JONI Mitchell's family has denied reports that the folk legend is in a coma, and say she's expected to make a full recovery.
A statement issued on Mitchell's website today contradicted a TMZ.com report that suggested she was in a coma after being admitted on March 31.
According to the site, a court document suggested the 71-year-old singer, one of the symbols of the 1960s Woodstock generation, is "so impaired as to be incapable of being assessed".
But a statement on Mitchell's family denied this, and said she was "alert" and "has her full senses".
"Contrary to rumors circulating on the Internet today, Joni is not in a coma. Joni is still in the hospital - but she comprehends, she's alert, and she has her full senses.A full recovery is expected," the statement read.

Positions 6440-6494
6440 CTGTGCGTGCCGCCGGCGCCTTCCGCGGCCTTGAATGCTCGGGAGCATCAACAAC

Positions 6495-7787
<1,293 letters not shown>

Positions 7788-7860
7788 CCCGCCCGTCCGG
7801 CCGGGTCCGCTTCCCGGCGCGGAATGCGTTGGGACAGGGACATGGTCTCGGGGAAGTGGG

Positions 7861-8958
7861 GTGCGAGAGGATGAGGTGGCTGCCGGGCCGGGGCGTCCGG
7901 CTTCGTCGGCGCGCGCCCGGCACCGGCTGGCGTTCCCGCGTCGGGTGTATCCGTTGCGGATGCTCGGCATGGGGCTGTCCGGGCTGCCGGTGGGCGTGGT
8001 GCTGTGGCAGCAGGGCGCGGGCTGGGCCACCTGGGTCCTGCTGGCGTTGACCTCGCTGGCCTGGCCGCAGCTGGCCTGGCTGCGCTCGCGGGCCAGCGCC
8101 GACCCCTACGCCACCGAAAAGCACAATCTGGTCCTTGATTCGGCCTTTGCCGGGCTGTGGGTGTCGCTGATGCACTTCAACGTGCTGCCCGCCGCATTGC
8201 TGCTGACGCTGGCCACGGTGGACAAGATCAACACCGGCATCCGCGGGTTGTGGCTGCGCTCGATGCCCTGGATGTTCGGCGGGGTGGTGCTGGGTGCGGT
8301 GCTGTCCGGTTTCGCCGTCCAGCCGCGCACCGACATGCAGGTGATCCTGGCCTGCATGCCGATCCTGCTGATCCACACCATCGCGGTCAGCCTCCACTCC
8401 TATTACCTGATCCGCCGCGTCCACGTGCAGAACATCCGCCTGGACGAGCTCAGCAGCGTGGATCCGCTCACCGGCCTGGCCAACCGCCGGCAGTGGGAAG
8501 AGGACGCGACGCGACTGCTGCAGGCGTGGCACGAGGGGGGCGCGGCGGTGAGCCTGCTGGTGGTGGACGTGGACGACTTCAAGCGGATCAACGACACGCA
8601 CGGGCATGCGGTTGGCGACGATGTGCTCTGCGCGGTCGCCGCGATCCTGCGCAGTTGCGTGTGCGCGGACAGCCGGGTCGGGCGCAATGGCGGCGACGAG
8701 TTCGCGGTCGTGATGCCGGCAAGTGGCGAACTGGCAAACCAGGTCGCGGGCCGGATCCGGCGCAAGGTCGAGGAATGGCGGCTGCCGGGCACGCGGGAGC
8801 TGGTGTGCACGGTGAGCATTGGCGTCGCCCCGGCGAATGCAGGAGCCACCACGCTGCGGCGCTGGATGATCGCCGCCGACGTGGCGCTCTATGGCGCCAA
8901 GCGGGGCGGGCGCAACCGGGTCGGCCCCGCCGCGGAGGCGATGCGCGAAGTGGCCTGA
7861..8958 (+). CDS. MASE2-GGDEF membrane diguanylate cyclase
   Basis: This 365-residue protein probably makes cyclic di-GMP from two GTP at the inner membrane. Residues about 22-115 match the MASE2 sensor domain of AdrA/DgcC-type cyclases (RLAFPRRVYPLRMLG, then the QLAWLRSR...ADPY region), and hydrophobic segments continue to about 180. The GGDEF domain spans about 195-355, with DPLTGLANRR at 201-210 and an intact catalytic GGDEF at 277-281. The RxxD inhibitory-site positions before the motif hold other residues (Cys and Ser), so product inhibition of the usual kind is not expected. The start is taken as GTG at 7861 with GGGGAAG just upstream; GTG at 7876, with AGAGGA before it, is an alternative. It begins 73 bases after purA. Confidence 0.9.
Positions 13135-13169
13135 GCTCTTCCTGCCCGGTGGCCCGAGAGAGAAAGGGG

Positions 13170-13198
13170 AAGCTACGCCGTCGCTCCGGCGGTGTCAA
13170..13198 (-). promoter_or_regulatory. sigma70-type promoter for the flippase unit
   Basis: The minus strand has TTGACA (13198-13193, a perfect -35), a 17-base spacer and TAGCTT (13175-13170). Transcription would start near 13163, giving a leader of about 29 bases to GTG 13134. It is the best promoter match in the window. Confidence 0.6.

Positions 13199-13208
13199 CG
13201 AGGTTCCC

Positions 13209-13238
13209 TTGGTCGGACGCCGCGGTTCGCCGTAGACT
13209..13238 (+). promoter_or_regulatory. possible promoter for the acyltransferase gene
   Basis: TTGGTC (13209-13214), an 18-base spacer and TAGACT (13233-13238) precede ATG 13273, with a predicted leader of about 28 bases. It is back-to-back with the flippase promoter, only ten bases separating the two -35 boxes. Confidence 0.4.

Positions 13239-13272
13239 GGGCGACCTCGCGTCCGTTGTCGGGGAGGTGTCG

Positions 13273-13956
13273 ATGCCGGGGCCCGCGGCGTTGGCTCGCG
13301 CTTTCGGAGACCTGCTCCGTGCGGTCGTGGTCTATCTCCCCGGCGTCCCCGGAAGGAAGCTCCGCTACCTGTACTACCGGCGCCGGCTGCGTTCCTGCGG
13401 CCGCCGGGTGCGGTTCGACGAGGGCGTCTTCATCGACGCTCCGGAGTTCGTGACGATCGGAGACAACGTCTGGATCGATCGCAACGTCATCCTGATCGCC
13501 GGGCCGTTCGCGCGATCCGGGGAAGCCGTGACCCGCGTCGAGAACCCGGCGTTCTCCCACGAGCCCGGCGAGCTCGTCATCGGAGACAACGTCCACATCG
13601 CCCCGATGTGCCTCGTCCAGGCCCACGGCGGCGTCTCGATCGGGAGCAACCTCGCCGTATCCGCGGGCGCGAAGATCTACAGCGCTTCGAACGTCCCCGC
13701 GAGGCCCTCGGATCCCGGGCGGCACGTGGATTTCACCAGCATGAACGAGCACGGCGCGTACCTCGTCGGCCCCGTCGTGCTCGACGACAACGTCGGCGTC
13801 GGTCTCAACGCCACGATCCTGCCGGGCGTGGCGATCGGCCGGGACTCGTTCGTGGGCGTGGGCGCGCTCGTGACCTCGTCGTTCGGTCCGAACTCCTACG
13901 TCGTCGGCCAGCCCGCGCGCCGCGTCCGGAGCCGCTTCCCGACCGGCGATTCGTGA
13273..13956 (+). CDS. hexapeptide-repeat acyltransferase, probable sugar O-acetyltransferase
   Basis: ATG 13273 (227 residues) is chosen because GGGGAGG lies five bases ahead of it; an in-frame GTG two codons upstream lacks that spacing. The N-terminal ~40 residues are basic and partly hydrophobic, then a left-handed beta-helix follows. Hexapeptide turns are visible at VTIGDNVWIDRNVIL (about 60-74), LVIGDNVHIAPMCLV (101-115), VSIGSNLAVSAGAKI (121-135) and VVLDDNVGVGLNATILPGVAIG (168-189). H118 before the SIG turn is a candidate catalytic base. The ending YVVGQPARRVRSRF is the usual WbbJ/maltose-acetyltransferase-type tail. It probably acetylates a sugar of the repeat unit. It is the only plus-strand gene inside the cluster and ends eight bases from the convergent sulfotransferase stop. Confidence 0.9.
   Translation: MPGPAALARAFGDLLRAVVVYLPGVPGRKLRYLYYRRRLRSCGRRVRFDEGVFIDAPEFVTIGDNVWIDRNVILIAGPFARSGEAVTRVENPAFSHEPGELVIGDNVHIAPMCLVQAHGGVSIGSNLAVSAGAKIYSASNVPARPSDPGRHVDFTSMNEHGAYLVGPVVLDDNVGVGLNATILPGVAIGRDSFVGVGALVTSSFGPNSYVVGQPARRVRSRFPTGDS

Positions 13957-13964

"The document obtained by a certain media outlet simply gives her longtime friend Leslie Morris the authority - in the absence of 24-hour doctor care - to make care decisions for Joni once she leaves the hospital. As we all know, Joni is a strong-willed woman and is nowhere near giving up the fight. Please continue to keep Joni in your thoughts."
Mitchell, whose real name is Roberta Joan Anderson, is known for hits including Big Yellow Taxi, and The Circle Game, as well as her role in the 1960's music scene.
She has received eight Grammys, the top prize in the US music industry and she was inducted into the Rock and Roll Hall of Fame in 1997.
Mitchell has said she suffers from an ailment called Morgellon's disease, which is described as a crawling, biting or stinging sensation all over the body.
The medical diagnosis of the disease is disputed by some doctors who call it a form of psychosis.
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